Fiona Killman, Real Estate Reporter
First published 12 Sep 2023, 12:47pm
There has been a “renewed tightening” across the rental market over recent months. Picture: Jeremy Piper
Rapid increases in population and a drop in new housing are causing further strain on Sydney’s rental market.
SQM Research has revealed Sydney’s rental vacancy rate dropped from 1.6 per cent in July to 1.4 per cent in August with vacancies falling to 10,281.
The Harbour City is moving quickly towards the $1000 mark for average weekly rent, now at $977.65 a week and by far the most expensive across the country.
The national median weekly asking rent for both houses and units is $584.32.
SQM managing director Louis Christopher said the market had tightened again in recent months.
Competition remains high at open homes for rent. Picture: Adam Yip
SQM managing director Louis Christopher.
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“This renewed tightening mostly likely was caused by ongoing and rapid increases in our population plus a decrease in new dwelling completions compared to 2022,” he said.
“Going forward, I expect the low rental vacancy market to be maintained.
“In response to shortages, housing formation will continue to contract and unfortunately, I am
expecting a very large increase in homelessness.”
Mr Christopher said Sydney, and the rest of the nation, were not building enough houses and units to cater for the record migration.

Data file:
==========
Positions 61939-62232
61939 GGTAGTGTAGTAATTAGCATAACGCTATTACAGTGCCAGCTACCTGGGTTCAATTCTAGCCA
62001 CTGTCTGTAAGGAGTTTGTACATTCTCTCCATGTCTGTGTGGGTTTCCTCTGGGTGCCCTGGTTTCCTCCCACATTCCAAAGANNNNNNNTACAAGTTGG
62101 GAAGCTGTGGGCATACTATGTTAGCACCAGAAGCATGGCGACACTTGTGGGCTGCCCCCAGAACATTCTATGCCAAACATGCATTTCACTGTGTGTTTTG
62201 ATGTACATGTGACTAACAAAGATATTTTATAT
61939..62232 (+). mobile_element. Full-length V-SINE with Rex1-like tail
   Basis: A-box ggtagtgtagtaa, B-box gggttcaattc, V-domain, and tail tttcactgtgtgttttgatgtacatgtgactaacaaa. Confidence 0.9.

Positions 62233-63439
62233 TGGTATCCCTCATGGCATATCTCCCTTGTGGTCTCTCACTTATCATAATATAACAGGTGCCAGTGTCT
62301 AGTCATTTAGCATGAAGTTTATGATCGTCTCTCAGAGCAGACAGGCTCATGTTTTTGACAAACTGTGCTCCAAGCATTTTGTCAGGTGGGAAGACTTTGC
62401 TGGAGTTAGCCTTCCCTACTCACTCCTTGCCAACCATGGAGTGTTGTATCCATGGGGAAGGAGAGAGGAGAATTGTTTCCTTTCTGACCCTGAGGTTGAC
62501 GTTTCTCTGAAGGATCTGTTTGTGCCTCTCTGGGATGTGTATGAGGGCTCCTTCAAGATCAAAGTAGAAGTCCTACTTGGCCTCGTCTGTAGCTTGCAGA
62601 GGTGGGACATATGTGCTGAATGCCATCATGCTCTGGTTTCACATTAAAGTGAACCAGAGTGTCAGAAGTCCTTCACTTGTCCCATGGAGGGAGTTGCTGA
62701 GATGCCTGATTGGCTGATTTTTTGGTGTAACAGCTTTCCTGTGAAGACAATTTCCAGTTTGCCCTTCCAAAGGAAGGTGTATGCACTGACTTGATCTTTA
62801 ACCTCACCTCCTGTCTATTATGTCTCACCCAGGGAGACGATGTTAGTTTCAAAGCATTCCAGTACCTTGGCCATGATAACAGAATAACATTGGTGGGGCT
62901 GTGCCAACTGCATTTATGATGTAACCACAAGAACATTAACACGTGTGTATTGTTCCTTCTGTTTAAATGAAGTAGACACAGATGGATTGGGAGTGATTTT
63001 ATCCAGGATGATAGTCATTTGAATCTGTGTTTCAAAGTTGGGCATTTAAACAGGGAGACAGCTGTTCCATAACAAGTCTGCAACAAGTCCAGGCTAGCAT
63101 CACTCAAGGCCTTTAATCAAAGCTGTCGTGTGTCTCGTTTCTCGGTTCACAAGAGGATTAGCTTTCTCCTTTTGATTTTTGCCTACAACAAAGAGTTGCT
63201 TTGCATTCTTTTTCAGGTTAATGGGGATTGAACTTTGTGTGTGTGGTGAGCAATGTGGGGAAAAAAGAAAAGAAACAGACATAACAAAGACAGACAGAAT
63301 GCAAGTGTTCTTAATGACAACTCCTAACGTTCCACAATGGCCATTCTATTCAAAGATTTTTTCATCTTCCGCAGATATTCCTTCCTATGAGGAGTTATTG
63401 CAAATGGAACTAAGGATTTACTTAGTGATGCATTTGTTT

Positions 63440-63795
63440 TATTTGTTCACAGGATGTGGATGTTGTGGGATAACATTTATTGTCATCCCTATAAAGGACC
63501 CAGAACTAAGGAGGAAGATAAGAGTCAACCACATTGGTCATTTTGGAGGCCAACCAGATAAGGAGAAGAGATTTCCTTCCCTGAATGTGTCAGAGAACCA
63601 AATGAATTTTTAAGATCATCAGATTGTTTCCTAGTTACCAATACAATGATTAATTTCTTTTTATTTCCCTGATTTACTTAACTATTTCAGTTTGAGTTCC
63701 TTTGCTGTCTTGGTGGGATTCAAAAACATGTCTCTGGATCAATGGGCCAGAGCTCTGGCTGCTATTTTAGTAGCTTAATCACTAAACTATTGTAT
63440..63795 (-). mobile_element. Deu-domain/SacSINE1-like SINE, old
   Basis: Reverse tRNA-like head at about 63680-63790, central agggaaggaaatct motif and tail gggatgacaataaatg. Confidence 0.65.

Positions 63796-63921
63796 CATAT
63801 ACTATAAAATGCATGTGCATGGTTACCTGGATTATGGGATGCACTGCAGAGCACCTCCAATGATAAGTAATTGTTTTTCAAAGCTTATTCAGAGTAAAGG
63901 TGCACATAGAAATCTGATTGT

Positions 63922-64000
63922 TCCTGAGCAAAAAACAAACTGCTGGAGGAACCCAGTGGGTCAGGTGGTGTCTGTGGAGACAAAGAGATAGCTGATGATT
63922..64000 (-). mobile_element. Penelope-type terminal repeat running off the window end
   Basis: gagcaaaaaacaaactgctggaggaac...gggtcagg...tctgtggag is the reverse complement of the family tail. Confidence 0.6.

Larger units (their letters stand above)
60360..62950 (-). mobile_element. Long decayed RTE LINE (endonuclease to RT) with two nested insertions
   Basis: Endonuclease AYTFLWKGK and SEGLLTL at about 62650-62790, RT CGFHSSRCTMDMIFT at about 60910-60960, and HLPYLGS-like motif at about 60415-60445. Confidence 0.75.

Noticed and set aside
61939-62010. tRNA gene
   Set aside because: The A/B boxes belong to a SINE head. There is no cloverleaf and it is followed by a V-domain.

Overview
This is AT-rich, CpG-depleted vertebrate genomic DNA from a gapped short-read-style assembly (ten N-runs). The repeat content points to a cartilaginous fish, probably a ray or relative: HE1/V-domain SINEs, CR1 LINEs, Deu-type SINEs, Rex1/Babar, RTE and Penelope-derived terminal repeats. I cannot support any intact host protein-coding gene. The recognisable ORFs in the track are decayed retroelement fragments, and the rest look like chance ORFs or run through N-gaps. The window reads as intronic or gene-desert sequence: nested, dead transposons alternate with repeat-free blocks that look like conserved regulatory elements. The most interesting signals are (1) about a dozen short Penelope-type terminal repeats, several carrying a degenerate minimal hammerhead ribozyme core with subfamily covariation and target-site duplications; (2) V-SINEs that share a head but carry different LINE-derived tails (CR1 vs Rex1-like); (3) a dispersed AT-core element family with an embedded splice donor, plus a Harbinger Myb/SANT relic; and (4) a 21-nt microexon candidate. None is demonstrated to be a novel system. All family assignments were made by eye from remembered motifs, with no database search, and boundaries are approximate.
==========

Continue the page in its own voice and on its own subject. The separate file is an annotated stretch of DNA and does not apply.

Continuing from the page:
He pointed to recent building figures showing the country had about 160,000 builds in the pipeline between 2024 and 2029 – well short of the 240,000 dwellings needed to account for population growth.
Mr Louis said he was expecting an increase in homelessness.
“Rapid” migration numbers are adding to the rental shortages. Picture: Damian Shaw
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“It’s creating shortages,” he said.
“I would strongly argue there should be a short-term cap on migration over the next two years while supply catches up. If we cap migration to 90,000 people over the next two years, the rental crisis would come to an end by the midpoint of 2025, based on our modelling.”
The rental vacancy rate in the Sydney CBD fell back to 4.6 per cent after recording an increase in July.
Mr Christopher said the first half of 2023 saw a “mini reprieve for tenants” with a slight lift in rental vacancy rates, especially across regional areas.
“Tenants increasingly sharing accommodation together somewhat assisted in the easing,” he said.
SQM research showed most regional areas experienced drops in rental vacancy rates to August, including the North Coast of NSW dropping to 1.6 per cent however the Blue Mountains remained steady at 1.5 per cent.
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